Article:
This said, my problem with "The One-Armed Queen" has nothing to do with its characters, its setting, its pace, or its description. Admittedly, all aspects of the story pale slightly in comparison with the preceding two books, which are phenomenal, but on its own it is a fine, beautifully written, intriguing fantasy. I love the world of the Dales and the Continent, which feels a bit like some alternate British Isles; the societies are well-constructed, and the mythology and folklore are so solid as to be real. I enjoy the interweaving of story, song, and myth with historical interludes-most of the history rather inaccurate, as the pragmatic historian is trying to give concrete, realistic explanations of events that did in fact involve the supernatural (more evident in "The Books of Great Alta" than in "The One-Armed Queen")-and while I was a bit sorry to hear that the anonymous skeptic of the earlier books had died, I was quite pleased to see his daughter take over his work and be just as wrong as he was about what really happened. Story aside, all three books are a fascinating exercise in what happens to a story over time--how it evolves, what forms it takes in song and legend, and how it is reconstructed by historians a thousand years later. "The One-Armed Queen" is ten times better than much of the work out there, and definitely deserves to be read.
So what was the problem? As I mentioned earlier, "Sister Light, Sister Dark" and "White Jenna" are beautifully self-contained, complementary, and complete. The story, which finishes so fittingly at the end of "White Jenna," does not really need to be extended. Of course something happened afterward-something happens after the finish of every story-but the story of Scillia, daughter of Carum and Jenna, and her brothers Corrine and Jemson, the story of the War of Deeds and Succession ("a rather long name for a rather short period in our history"), really does not need to be told. I am glad that it was told, I enjoyed reading "The One-Armed Queen," but the story still feels faintly unnecessary in the wake of its predecessors. "Sister Light, Sister Dark" and "White Jenna" were powerful books. "The One-Armed Queen" is a good, thoughtful read. There's a difference.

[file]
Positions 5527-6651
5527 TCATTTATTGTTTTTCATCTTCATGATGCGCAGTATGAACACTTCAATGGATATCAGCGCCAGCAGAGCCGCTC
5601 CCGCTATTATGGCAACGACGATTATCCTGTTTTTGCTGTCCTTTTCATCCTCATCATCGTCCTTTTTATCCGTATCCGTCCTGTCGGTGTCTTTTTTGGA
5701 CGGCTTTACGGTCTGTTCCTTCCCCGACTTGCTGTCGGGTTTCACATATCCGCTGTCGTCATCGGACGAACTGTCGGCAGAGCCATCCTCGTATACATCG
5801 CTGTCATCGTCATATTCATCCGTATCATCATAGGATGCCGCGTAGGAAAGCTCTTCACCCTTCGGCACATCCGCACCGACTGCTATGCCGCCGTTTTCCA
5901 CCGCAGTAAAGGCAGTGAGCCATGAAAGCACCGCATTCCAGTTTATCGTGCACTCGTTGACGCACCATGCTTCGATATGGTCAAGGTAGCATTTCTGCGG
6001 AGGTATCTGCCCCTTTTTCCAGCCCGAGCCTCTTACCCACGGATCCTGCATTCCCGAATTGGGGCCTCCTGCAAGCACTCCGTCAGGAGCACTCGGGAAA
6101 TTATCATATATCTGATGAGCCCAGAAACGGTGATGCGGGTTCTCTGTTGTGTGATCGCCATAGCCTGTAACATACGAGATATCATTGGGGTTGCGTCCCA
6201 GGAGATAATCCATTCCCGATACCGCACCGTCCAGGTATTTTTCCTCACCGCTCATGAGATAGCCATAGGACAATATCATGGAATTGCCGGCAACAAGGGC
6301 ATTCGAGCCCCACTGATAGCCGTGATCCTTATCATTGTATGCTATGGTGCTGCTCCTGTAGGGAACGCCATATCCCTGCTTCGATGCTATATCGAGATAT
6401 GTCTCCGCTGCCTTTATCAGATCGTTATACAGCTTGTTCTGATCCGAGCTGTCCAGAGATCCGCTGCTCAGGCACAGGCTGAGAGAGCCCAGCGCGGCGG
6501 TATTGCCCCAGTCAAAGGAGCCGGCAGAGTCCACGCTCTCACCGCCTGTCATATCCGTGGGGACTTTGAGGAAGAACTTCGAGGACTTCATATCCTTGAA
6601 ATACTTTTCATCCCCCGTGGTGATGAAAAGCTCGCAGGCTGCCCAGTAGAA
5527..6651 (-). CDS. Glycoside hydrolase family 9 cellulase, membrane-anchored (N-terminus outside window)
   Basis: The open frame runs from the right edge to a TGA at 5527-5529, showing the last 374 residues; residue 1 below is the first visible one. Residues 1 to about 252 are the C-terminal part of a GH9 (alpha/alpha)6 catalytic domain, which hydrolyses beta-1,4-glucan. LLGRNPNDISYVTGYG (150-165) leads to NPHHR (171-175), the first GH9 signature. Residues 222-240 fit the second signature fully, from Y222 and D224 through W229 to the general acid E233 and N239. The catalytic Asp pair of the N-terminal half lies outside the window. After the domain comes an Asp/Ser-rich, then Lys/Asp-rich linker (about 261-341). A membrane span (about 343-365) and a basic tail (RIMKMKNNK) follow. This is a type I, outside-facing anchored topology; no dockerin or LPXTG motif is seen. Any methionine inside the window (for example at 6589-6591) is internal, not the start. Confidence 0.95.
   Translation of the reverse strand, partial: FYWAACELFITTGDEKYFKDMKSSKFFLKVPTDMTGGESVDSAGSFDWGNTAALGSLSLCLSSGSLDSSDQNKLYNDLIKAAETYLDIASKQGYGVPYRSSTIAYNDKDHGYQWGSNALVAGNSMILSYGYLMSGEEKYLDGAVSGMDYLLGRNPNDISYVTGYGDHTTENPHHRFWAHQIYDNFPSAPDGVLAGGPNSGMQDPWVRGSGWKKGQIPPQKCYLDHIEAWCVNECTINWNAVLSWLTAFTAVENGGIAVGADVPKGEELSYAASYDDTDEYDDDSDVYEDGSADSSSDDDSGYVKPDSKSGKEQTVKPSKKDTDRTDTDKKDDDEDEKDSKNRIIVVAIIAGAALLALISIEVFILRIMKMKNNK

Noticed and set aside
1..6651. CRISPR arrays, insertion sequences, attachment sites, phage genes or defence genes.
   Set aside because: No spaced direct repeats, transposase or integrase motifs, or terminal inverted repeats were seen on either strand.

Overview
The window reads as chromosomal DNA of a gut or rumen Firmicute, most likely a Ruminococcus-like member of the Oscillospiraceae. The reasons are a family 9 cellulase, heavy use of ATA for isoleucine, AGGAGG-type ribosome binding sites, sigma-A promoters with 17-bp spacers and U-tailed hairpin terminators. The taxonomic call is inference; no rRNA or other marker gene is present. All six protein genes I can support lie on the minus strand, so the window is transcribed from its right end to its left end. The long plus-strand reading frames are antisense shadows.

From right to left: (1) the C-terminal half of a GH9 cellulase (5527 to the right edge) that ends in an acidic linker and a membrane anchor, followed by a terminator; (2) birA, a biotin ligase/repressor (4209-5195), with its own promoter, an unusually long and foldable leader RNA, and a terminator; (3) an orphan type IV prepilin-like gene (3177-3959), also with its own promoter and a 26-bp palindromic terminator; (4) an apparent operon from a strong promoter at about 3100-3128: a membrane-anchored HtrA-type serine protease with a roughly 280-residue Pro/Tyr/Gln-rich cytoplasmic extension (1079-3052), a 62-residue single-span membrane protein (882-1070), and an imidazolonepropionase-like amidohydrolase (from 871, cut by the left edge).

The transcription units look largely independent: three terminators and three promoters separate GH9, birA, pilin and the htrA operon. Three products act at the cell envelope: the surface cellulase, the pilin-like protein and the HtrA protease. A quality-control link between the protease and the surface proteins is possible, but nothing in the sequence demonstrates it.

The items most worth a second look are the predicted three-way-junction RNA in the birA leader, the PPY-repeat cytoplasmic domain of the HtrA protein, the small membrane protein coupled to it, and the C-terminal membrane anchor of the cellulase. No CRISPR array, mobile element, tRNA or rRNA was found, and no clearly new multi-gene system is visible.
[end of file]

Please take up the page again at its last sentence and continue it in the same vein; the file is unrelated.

• Kearanny
The book I read was the One-armed Queen by Jane Yolen. In this story, Queen Jenna finds a one-armed child named Scillia in a field of bloodshed and battle. Thus, she makes Scillia her destined heir. Her natural son Jemison is raised in the kingdom of their enemies in exchange for peace and the enemy kingdom gives them their son also. When Jemison later comes back to his homeland he is changed and now firmly believes that he should be heir and comes to resent Scillia's power, unleashing a series of a terrible time of war and betrayal. I read this book because I like fantasy stories and I heard that this author was a natural classic. I would recommend this book to anybody who likes old age fantasy stories.

The plot was very good in this book. The ending was a twist and very surprising. The theme wasn't anything new, however, the regular good always beats evil theme was definitely present.

I liked the book overall. It has that distinctive classical feel to it and this is how a fantasy story is supposed to feel. Again, I would recommend this to those who like fantasy stories.
  • Xlisiahal
This is the best book I have read this year. Keep in mind, I have not read the first two to this sequal, but I was so thrilled with it, I am ordering the others right away.
I feel the book gives many great points of view on various topics that should be introduced to younger children and teens, as well as adults who are philisophical. It not only has great values, but grabs your attention and rips at your every emotion. I cried for an hour after I was done- not knowing to keep crying or smile because it had a sorrowful ending, but was a superb story with an 'almost-happy' ending when given deeper thought. The plot is great, the characters are so vividly described and morals are popping out every other page! I seriously recommend this book to anyone who likes historical fiction and great all-around books with great values.
  • Ventelone
I am a great fan of Jane Yolen's writing - including the Books of the Great Alta. I read Sister Light, Sister Dark several years ago and was lucky enough to find a used copy of White Jenna when it was out of print.
I had high hopes for The One-Armed Queen, but I found it to be a major let-down. I guess that White Jenna really seemed like the end of the story to me - this book seems tacke onto the end. But aside from that, I just found it a little dull, and I had to force myself to keep reading. I've never had that experience with a Jane Yolen book before. Usually, I find her writing engrossing and I devour her books a few days after buying them.
If you're a fan of the Great Alta books, you might as well pick up The One-Armed Queen - but don't go into it with high expectations.
  • Kagaramar
Completing the memorable saga that is The Great Alta series is the The One-armed Queen. As book 3 to Sister Light, Sister Dark and White Jenna this book completes the story. It is a wonderful adventure that fits the story perfectly. I read all 3 books in a row and had a great time. There were several nights where I lost myself in the books and went to bed exceptionally late. This is a must read if you read the first 2. Jane Yolen always impresses.